The Andhra Pradesh government has finally begun to frame rules for the Devadasi Prohibition Act that was adopted 27 years ago.
The act was first formulated by the state in 1988, but the government had not framed any rules for the officials to follow in case a violation of the act was found.
Devadasi translates to the 'servant of God', and in the Devadasi system, young girls serve and were sometimes married off to the local deity of a temple. However, the Indian government had banned the practice as the women were subjected to sexual exploitation.
The Times of India reports:
Framing the rules on Wednesday , the AP government has proposed to constitute a protection cell and post a woman protection officer in every district to rehabilitate devadasis. The protection cell with the assistance of non-governmental organisations (NGOs) will collect information on incidences, likely potential areas and individuals, including both victims and perpetrators of such cases. The cell will maintain a record of such data and conduct awareness camps. It will guide the victims in filing complaints.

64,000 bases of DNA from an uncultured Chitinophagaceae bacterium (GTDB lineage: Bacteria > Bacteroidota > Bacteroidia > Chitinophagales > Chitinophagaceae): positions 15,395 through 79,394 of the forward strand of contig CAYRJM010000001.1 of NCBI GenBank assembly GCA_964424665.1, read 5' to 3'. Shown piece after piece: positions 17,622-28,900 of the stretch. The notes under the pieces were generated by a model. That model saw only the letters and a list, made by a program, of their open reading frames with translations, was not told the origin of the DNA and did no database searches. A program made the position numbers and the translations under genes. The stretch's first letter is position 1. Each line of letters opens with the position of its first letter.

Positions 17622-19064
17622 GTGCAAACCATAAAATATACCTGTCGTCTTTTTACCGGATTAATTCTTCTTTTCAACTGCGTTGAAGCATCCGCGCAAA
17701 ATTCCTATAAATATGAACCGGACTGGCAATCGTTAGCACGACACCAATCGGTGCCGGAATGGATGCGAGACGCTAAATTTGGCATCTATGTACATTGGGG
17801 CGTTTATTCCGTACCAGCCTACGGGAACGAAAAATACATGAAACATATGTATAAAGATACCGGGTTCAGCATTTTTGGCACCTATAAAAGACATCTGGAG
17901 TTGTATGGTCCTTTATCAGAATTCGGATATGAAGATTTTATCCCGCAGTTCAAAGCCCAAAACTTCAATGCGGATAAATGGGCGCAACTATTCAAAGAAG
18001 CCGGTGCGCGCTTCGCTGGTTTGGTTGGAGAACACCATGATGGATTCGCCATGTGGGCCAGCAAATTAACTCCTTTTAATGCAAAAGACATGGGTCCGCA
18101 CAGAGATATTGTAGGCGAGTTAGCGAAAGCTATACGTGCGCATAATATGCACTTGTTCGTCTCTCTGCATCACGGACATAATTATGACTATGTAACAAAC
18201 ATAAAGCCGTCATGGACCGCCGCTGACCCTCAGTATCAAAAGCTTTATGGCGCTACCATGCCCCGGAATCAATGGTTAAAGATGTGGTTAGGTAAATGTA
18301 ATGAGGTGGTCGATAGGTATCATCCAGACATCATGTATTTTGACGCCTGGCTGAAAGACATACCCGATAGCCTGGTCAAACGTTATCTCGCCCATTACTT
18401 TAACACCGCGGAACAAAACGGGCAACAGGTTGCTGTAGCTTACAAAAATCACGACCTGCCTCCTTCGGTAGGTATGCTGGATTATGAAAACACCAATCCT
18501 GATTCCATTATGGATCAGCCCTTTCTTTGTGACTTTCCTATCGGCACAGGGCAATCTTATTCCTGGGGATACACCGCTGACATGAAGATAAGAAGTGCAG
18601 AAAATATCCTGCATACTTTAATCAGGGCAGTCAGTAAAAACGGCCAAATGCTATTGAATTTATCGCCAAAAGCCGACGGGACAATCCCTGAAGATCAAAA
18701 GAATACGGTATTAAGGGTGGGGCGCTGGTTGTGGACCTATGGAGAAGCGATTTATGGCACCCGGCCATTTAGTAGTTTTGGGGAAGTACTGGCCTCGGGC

The report also adds that a devadasi can now go for a legal marriage and a child born to a devadasi out of a reasonable period of cohabitation with a person will be legitimate and will have all the rights under the law including that of inheritance.
In February this year, a one-man commission headed by Justice Raghunath Rao, a former judge, had found that the age-old social practice is prevalent in all districts in both states with about 80,000 Devadasi women.
This was much over the estimated number of the AP social welfare commission, which put the figure at 24,273.